Bin Laden's organisation active in 60 countries

Terrorist Network
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The Independent Online

Donald Rumsfeld, the US Defence Secretary, said yesterday that terrorist cells linked to Osama bin Laden were active in 60 countries across the world including America, as the scale and complexity of the network became clearer.

The Washington government knows a great deal about how the groups associated with Mr bin Laden's al-Qa'ida organisation operate. Intricate details of structure, methods and operations have been revealed in recent trials.

Unfortunately, that has not helped America to penetrate any of the organisations or foresee last week's attacks.

The nations involved in state-sponsored terrorism according to the US State Department are Cuba, Iran, Iraq, Libya, North Korea, Sudan and Syria. Afghanistan is also branded as a prime sponsor of terrorism, but is not named on the official list because America does not recognise the Taliban as a government.

"[Bin Laden] is a prime suspect ... [in a] large, multi-headed effort that probably spans 60 countries, including the United States," Mr Rumsfeld said. "It is much bigger than one person, the problem is much broader," he said.

"There is no question" that Mr bin Laden was involved in the attacks, he said. But he acknowledged the problems. "If you do not have an army to go after or a navy to go after, you have to go after the network. And you have to then also go after the countries that are harbouring," he said. "Some of the countries that are harbouring terrorist networks do in fact have high-value targets, they do have capitals, they do have armies," he added. "What we need to do is go to the countries that we have knowledge and tell them that it has to stop and if it does not stop, we have to help stop it."

There is pressure for America to adopt different guidelines in its attempts to counter terrorism, including easing the executive order against assassinations and allowing the CIA to hire informants with criminal backgrounds.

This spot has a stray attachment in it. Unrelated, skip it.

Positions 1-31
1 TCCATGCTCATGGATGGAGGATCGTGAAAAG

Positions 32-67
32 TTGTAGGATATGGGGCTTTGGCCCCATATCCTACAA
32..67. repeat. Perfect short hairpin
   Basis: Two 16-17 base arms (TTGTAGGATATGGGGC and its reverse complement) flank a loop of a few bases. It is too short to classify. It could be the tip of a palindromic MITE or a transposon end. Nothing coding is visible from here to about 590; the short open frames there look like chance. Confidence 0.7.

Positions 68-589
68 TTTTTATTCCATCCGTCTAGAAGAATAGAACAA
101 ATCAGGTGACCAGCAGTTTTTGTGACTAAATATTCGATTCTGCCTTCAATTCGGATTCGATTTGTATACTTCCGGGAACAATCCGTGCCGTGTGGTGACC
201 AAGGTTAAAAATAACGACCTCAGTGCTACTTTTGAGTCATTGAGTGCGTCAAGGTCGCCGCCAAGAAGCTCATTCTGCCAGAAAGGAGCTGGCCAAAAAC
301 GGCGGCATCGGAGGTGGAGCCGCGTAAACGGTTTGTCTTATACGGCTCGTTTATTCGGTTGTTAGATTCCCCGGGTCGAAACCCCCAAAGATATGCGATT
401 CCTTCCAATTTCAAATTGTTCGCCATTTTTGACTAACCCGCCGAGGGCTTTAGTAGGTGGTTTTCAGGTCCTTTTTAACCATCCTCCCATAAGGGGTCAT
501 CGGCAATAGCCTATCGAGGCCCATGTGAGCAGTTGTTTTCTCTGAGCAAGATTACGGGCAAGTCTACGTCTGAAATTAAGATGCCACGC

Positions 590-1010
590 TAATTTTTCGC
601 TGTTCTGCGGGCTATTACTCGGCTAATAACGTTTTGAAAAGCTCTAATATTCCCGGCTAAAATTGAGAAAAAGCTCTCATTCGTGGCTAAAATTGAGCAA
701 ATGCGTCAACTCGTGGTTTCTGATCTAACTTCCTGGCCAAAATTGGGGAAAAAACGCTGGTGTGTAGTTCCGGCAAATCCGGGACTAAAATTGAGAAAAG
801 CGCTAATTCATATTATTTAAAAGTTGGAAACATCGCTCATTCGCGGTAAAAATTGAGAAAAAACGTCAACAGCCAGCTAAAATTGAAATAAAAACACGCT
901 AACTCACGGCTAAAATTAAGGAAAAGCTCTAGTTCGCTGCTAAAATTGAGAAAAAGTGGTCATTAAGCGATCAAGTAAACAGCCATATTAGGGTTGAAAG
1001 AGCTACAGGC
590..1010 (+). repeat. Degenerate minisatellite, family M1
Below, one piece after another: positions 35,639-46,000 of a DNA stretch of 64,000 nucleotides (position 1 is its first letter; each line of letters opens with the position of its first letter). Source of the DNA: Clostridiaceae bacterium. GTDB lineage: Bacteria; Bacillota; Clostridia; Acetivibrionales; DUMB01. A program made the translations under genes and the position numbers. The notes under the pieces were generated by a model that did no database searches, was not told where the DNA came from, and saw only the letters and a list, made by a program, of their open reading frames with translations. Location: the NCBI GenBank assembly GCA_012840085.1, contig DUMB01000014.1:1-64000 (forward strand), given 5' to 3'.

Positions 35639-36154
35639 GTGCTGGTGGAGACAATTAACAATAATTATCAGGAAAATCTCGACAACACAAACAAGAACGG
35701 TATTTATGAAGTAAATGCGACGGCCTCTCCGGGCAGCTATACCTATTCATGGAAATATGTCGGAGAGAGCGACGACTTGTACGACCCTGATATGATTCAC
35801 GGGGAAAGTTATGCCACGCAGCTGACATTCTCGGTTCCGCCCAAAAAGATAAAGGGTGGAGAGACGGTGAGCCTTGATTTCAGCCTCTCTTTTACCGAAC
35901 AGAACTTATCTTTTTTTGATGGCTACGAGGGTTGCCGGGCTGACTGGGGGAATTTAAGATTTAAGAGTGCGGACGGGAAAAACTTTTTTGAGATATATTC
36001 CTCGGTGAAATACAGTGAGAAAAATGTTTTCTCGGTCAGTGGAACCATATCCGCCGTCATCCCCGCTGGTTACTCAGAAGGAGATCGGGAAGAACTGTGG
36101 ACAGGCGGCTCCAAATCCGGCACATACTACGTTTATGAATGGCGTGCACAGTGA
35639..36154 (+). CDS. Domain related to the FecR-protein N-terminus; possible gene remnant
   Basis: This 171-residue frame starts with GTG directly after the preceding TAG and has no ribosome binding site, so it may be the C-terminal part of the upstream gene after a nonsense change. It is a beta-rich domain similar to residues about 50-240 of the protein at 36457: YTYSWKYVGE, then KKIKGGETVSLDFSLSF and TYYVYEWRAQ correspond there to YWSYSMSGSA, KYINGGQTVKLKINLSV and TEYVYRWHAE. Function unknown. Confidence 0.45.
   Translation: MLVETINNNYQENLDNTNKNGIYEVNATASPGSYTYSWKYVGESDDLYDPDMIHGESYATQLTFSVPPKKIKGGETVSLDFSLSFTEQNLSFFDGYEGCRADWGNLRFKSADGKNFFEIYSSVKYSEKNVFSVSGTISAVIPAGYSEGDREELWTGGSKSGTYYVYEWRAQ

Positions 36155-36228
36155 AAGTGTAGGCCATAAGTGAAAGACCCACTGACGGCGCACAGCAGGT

Senator Richard C Shelby, the Republican vice-chairman of the Senate intelligence committee, said: "We have got to be a hell of a lot more aggressive."

Al-Qa'ida is a confederation of individuals and groups, based in Afghanistan and previously in Sudan. It is alleged to provide support, guidance and resources for terrorist operations, though exactly how its command structure works – or if there is a single system – is uncertain.

The nature of the al-Qa'ida organisation complicates attempts to infiltrate, understand or even find it. At one level, its operations are extremely sophisticated. They have used networks of bank accounts, satellite phones, computers, internet accounts and front companies.

But much of what it has done has been achieved through very simple methods and devices. Stolen credit cards, welfare and credit card fraud fuelled many operations, not the fabled millions of Mr bin Laden. Operatives have used sophisticated internet encryption tools, but also simple code words: "working" meant jihad, "tools" meant weapons, and "the director" was used as an alias for Mr bin Laden. Where possible, they meet in person to avoid electronic eavesdropping.